The Bloodborn Healer

 

              Wind from the west gusted angrily, and dust whirled around Alton. His throat burned at the intrusion, and his eyes watered. Dirt met the sheen of sweat on his skin, building a thin mold of mud on his face and arms. Throwing up a hand to block his eyes from further assault, he coughed roughly, and stood still a moment; waiting for nature to grow quiet before he resumed his journey.

              Gray clouds hovered to the west, sowing promises of rain and relief; the journey hadn’t been easy thus far, and any respite from the sun’s torturous rays provided sufficient cause for celebration. Cruel as that slice of wind had been, its icy touch was welcome, and Alton prayed silently for more to follow.

              Heat of the day aside, the journey to the Rite of Wisdom had proven easy. True, he’d fallen earlier, but blood no longer oozed from the wound across his palm, and the tingling in his knee was more distraction than burden. He’d received worse injuries tending the fields with his father, or roughhousing with his brothers.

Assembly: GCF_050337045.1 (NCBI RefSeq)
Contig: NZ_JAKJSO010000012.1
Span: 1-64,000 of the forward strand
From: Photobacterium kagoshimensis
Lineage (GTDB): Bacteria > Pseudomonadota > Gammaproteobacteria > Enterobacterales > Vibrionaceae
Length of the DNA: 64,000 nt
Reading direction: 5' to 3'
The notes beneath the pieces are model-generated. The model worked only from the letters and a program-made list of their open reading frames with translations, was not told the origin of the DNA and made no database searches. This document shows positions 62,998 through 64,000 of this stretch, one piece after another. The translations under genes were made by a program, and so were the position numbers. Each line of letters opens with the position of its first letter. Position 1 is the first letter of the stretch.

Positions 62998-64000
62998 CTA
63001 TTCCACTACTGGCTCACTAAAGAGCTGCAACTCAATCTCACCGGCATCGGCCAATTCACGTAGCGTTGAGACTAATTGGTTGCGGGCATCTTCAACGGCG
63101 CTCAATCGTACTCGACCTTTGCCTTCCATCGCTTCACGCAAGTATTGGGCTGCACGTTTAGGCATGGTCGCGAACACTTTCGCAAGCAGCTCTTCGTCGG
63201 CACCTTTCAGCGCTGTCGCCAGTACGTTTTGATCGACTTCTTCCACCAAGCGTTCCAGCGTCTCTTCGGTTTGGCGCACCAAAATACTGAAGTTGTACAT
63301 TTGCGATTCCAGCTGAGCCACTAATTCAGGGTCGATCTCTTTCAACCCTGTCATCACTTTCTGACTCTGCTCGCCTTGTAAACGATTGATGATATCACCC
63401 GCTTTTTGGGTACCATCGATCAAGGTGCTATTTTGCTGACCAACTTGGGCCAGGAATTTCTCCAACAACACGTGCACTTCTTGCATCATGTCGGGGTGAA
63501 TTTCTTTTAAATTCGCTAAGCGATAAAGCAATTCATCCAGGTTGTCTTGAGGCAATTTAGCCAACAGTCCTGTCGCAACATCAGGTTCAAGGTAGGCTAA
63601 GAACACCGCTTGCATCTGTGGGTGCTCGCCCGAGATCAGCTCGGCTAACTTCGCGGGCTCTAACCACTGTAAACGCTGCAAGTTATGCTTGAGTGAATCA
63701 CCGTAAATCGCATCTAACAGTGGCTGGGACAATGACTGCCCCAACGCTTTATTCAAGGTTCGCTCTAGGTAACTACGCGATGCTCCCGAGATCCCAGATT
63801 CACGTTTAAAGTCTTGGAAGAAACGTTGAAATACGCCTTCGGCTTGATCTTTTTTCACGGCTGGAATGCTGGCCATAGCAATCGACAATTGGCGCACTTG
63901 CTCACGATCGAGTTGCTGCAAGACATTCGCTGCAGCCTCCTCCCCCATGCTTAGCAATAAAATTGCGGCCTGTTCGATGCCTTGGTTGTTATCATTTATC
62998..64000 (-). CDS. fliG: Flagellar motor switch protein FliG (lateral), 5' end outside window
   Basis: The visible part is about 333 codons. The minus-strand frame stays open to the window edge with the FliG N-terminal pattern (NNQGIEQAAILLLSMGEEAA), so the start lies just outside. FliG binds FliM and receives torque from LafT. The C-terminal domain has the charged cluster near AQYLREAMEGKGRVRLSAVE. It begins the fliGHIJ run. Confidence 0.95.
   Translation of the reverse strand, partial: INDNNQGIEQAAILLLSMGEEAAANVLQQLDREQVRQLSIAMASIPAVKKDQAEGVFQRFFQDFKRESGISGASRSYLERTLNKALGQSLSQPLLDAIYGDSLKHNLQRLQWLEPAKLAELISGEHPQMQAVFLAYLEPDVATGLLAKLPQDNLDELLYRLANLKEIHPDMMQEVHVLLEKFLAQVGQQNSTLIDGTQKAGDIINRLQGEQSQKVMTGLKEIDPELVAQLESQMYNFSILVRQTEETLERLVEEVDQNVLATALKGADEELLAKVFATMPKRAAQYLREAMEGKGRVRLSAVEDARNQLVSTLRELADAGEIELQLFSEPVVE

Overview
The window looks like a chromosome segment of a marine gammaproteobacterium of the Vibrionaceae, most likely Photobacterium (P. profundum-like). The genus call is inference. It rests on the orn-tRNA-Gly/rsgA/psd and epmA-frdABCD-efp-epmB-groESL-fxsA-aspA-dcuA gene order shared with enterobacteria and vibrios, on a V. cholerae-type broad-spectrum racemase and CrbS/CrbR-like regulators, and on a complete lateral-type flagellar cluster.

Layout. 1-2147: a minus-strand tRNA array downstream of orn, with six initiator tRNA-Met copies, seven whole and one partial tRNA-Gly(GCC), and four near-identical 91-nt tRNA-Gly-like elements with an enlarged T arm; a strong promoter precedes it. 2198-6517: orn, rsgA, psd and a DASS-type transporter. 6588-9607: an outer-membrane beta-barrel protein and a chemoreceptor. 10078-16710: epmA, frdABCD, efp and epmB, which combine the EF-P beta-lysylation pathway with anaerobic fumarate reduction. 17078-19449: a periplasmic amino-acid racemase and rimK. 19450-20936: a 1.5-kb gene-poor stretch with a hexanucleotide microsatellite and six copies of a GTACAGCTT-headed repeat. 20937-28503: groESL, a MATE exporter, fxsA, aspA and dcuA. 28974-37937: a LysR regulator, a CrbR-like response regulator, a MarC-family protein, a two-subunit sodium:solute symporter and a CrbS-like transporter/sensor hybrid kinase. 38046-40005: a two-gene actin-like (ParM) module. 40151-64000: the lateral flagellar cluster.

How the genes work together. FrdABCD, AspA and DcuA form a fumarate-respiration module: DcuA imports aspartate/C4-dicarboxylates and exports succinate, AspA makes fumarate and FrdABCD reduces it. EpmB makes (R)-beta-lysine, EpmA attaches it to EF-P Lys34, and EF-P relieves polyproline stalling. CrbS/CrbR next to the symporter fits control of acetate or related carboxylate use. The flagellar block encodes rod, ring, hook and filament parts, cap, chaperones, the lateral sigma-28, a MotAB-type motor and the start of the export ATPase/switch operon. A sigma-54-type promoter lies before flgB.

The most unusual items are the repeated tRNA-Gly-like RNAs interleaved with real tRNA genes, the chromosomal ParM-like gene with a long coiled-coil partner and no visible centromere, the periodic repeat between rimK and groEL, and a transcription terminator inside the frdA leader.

The wind abated, the journey continued, and with a triumphant smile, Alton crested the final rise.

              The vast Canyon of the East stretched wide both north and south, the reds and oranges and browns of the walls almost shimmering in the midday sun. At the near edge of the canyon’s cliff stood three figures, each clad in the pure white robes of the High Elders and standing stiffly erect beside a crude stone altar. They all faced away, gazing across the open crevice as if watching the horizon for the sun that had already risen that day. 

              Breaking into a trot, Alton devoured the distance between himself and those who summoned him here. The tingle in his knee passed from annoyance to pain, but he pushed it aside and pressed on, slowing only as he drew close to the High Elders.

              He stopped within arm’s reach of the altar. Falling to his knees, he recited the opening line of the protocol that marked the Rite of Wisdom.

              “I have come.”

              “For what have you come, youngling?” The words came from the High Elder Rotien, the leader of the Elder Council, and the most powerful man in the region. High Elder Rotien delivered his response firmly, but not harshly, and the question itself was merely part of this verbal dance.

              “To prove my wisdom and to gain the mantle of the Elect.”

              Fear threatened to bite off his words, but Alton pressed them through without stutter or sigh. To show weakness here was to certainly fail, and failure at this final step bore a steep price.